Tuesday, March 29, 2011

It's all about U? Ukraine, failed attempt at territorial marketing

Would you trust your vacation, your education or a multimillion investment to a manga-style couple of blue-eyed kids with disproportional heads? Probably, you have to ask yourself this question before accepting those as a country’s advertising symbols.

CFC Consulting, a Ukrainian company existing since early 2000s and mostly known for its political lobbying services has recently provided us with an extraordinary example of a complete marketing failure. Far from being the first attempt to “brand” Ukraine, the new concept really makes it worse: marketing professionals all over the world buy special glasses that avoid seeing this horror.

Look at this:

The girl’s named Garniunya (which means, like, “beauty”) and the boy is Sprytko (“fast”) – not the names a western language speaker will remember that fast, while the concept, according to its creators, is focused on the foreign pubic.

As usual, the crying problems such as pitiful execution of the character design (look at the flowers on the girl’s head – designer was really too annoyed to keep the details going) will not be considered of importance, as we are not here to judge the minor problems. We’re here to send a message to all of the marketers in the world: guys, please think before you do something and pay attention.

Look at the eyes of those incarnations of Ukraine. Do you know that the white space between the iris and the eyelid means that there is a problem with a mental health? Any doctor will tell you that. This is just not normal, look at these images of our “beauty” and the once-famous magician David Blaine from YouTube: 

And the coconut that the boy has on his head? And look at the colors of his clothes – they have the colors of the Russian flag, while the Ukrainian one (blue-yellow) is nowhere to be found (OK, an attentive looker can see it in the colored ribbons on her head, but you have to be really determined). What is it, a kind of a hidden message?


To discredit the country even more, there is a whole bunch of role models our two young friends incarnate. Sports- and businessmen, they are there to be your guides. A bit frightening, heh?

And the eyes. Once you’ve seen them, you can not un-see them. Look once more at those guys, and now say to yourself: THIS is Ukraine.

But I’ve reserved the worst part for the end. The most incredible part of this new “brand” is the fact that it also has a logo and a motto – supposedly, there is a huge marketing concept behind this. Working with Brandflight, one of the world’s leaders in the matter, we are somehow used to the existence of brand platforms, brand values etc., and usually there quite a clear system even if the execution is somehow weak (see the case of Strasbourg from the last week). When it comes to Ukraine, I am quite lost.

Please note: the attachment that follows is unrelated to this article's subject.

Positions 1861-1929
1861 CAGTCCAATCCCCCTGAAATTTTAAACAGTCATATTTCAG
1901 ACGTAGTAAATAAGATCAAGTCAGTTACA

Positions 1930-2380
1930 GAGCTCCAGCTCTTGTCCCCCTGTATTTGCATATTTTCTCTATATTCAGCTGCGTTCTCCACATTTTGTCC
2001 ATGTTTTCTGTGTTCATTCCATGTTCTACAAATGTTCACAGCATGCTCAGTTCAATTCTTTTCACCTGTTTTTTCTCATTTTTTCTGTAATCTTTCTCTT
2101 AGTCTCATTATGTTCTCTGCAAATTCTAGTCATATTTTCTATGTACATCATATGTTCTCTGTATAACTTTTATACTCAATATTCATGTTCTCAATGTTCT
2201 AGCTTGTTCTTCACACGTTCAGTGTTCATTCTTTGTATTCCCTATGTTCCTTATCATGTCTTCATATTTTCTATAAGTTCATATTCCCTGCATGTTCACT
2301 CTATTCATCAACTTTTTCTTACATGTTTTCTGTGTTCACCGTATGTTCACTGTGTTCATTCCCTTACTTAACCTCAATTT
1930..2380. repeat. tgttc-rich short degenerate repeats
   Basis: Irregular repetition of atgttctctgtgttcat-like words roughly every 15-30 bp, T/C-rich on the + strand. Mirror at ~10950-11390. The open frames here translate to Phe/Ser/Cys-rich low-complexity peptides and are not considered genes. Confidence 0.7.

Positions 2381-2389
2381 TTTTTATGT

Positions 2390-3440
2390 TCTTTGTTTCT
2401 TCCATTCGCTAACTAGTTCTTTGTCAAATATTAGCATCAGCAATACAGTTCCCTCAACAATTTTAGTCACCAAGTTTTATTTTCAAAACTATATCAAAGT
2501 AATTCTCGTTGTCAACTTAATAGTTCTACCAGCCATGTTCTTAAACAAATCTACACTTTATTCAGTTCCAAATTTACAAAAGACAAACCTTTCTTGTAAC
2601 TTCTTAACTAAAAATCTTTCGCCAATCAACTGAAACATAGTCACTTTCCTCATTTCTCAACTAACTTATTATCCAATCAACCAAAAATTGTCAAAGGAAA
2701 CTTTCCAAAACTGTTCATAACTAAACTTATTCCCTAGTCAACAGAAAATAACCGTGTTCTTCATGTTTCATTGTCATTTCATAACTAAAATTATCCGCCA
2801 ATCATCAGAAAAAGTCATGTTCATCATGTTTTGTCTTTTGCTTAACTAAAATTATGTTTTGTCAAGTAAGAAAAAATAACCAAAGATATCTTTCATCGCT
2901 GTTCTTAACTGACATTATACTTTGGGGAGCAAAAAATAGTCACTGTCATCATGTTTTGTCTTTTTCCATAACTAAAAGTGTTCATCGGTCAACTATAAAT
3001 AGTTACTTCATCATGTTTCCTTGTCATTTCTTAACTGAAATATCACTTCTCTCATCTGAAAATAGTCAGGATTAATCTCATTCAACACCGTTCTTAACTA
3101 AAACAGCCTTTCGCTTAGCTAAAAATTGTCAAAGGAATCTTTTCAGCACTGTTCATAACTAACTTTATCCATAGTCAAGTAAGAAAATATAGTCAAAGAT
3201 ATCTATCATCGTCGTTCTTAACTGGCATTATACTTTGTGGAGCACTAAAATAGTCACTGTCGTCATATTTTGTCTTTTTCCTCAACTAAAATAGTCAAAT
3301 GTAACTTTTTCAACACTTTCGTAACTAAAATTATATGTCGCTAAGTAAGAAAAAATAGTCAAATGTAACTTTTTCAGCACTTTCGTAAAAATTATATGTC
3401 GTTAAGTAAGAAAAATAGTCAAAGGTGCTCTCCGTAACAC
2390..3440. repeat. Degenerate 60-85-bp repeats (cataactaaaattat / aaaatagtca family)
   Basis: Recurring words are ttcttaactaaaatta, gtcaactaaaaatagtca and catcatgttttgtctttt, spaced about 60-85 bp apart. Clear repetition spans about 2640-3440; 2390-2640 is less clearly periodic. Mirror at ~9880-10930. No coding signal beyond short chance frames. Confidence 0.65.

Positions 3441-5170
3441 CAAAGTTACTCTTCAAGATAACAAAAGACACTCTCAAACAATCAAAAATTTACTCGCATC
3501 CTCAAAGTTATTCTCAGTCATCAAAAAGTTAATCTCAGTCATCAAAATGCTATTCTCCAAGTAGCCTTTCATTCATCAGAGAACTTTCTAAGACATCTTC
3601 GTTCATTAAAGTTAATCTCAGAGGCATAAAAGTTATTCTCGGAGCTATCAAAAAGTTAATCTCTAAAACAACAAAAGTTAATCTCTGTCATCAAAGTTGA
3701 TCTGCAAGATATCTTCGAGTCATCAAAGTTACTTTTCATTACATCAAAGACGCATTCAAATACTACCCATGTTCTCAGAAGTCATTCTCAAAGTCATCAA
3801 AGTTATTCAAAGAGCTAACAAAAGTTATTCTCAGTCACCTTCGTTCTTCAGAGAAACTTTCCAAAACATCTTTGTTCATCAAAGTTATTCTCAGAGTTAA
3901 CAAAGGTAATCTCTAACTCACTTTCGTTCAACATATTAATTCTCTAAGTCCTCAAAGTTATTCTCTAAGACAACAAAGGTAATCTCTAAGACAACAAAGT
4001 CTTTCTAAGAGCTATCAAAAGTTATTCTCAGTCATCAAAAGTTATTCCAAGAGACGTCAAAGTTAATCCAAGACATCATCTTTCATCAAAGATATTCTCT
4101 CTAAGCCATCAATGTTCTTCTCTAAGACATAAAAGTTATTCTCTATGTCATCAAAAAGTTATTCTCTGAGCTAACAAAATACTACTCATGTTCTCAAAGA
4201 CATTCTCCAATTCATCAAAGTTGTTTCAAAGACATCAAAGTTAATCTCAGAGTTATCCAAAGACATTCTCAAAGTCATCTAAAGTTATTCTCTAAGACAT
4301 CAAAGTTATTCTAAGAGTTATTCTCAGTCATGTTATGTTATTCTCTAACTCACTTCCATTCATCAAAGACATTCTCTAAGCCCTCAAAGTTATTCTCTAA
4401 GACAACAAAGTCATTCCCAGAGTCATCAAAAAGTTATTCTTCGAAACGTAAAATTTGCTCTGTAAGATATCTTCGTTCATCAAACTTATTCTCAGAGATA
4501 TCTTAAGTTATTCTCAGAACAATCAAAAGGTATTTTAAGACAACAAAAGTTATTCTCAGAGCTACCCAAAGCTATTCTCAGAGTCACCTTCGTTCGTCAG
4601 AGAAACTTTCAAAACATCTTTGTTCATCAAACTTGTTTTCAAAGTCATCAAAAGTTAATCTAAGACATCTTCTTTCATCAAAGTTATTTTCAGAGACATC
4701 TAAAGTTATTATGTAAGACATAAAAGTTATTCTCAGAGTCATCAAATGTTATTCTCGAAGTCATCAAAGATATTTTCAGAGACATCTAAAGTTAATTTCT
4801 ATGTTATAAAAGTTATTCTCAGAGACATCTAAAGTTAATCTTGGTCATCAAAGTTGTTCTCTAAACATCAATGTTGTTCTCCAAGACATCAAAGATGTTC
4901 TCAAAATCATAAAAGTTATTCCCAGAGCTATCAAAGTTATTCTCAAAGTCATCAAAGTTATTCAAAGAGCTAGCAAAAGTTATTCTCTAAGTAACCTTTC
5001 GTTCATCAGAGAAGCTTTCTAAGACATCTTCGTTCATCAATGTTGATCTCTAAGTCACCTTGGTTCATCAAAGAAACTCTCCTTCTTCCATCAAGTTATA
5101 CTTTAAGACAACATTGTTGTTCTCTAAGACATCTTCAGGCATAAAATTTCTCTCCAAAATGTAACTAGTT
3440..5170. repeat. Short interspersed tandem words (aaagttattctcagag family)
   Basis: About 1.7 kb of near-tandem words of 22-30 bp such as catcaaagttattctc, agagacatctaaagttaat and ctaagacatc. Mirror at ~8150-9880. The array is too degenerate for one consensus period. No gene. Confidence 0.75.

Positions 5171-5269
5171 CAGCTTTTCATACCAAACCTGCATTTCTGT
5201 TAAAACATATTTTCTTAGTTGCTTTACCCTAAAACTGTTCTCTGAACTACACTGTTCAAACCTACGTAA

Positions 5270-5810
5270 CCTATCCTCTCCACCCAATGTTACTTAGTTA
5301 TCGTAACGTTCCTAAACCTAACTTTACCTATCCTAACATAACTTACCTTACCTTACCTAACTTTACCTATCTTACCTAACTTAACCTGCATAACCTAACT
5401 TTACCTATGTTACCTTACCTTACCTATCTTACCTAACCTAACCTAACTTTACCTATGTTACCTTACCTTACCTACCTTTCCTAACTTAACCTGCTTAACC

The motto of the whole thing is “moving in the fast lane”. Already, it means literally nothing. Moving where? What is the fast lane and who else is in it? Is it good or bad, is it dangerous or maybe even illegal? No answer. 

Check the logo. It is a graphic design disaster. First of all, small caps. As we know from the typographic theory, this stuff is used when you need to show the difference between one phrase (or fragment) on the page from the others, for example, it can be used to draw attention to the opening phrase or line of a new section of text, or to provide an additional style in a dictionary entry where many parts must be typographically differentiated. Here, there is no page. But there are small caps, and it is just wrong.

Then, you have this overheated and badly distributed ornament. There is no need in it, but OK, the guys took 100 000 dollars from the government to develop the whole thing (it’s the Ukrainian Foreign Ministry info), so they had to fill it with details (in my opinion, they would have done better to show this accuracy with the boy and the girl). The almost-melting “U” must be representing the friction – and thus the incredible speed of Ukraine… And here, my friends, we arrive and the point that is unbelievably incredible.

Look at the cheap “motion” effect of the word “Ukraine”. Look at the “U”. Where do they go? To the LEFT.

People in the West (as in Ukraine) write to the right. The logic of motion is to the right in the western civilization, and each and every marketing manual will tell you about the axes of so-called “emotion matrix”: up and right is good, left and down are for losers.

 Up and right. But Ukraine is going backwards. In the fast lane (the ridiculous detail is that the slogan is inclined to the right and thus going into the opposite direction from the keyword).

With two strange guys that have – I would like to underline that – NOTHING in common at the level of branding or even on a visual level.
Well, let’s see what happens.

For more info:
A great (without joking!) website called “Brand Ukraine”, belonging to the Foreign Office: http://brandukraine.org/ (it’s in Ukranian so I barely understand what it says and I can not find the English version, but it’s quite cool)
The website devoted to our friends Garniunya and Sptytko: Ukraineallaboutu.com
The astonishingly ugly site of the Ukraine's Foreign Office: http://www.mfa.gov.ua/

By Igor Lysenko
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